21. Believer, The info you just got from ScottB, Larry and Shade took me 20 years to accumulate. It is all dead on target. Use it well and tell us how it works. Paul
  22. Wow. Brings back memories. I was not in the Marines nor was I involved in Tet. But I know why Brian and his men are getting packages. I spent 18 months in combat zones in the early 1970’s, most of it outside the wire, walking. I got exactly one Care package of chocolate chip cookies and Tabasco sauce - from my sister. When I came back, the only greeters were demonstrators. I decided right then that I would do what I could to keep that from happening to anyone following. I wasn’t in position to do anything until 1991 after the first Gulf War, and it didn’t work. Since 2001 I have done what I can, sometimes getting school kids to send things, sometimes giving rides from the airport, sometimes sending things myself. I get info from the VFW, the Red Cross, other veterans groups, local press and word of mouth. Lip service is BS. Keep an ear out for the kid down the street who joined and do something. Send him or her a note, a package, anything. Just make sure it has chocolate chip cookies and hot sauce. Paul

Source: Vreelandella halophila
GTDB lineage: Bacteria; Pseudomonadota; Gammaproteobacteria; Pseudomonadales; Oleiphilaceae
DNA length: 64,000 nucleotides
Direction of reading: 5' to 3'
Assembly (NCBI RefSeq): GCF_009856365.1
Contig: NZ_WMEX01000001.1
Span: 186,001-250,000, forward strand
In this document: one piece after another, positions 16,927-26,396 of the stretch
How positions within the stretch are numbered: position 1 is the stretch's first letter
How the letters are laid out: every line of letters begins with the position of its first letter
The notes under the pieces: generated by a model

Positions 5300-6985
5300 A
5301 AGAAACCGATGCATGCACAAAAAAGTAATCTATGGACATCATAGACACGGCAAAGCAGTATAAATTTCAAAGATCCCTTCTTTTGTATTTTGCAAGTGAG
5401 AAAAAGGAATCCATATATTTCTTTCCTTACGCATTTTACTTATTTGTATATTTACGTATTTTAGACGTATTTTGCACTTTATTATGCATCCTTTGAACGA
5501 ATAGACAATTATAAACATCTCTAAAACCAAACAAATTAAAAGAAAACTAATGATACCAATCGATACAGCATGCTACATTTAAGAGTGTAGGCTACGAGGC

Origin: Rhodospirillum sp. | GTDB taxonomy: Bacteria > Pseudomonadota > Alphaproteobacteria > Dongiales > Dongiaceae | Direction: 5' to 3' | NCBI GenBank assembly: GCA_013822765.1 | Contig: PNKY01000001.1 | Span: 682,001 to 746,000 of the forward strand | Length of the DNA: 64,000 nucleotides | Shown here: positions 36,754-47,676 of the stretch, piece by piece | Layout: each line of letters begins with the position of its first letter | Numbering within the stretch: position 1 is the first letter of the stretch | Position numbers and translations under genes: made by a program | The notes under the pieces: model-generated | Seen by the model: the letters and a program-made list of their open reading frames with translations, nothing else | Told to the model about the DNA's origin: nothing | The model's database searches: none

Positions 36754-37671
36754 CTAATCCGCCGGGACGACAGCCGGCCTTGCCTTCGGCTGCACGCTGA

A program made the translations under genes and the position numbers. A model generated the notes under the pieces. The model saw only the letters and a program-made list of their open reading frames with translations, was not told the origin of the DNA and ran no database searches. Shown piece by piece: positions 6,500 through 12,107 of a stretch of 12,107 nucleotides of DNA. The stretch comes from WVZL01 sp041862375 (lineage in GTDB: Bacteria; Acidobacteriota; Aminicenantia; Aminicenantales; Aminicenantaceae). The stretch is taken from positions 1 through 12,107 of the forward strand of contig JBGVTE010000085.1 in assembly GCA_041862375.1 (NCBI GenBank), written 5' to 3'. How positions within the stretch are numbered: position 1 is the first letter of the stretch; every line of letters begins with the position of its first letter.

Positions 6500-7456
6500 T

23. Looks like it'll be awhile before you snag treetops again. Paul
  24. Fishtails posted a video of Striper fishing in the video section. I believe he was using Grease Traps as an umbrella rig. It looks like he was fishing them off the riggers, but maybe(?) on a diver too. Perhaps Rod will chime in here. Paul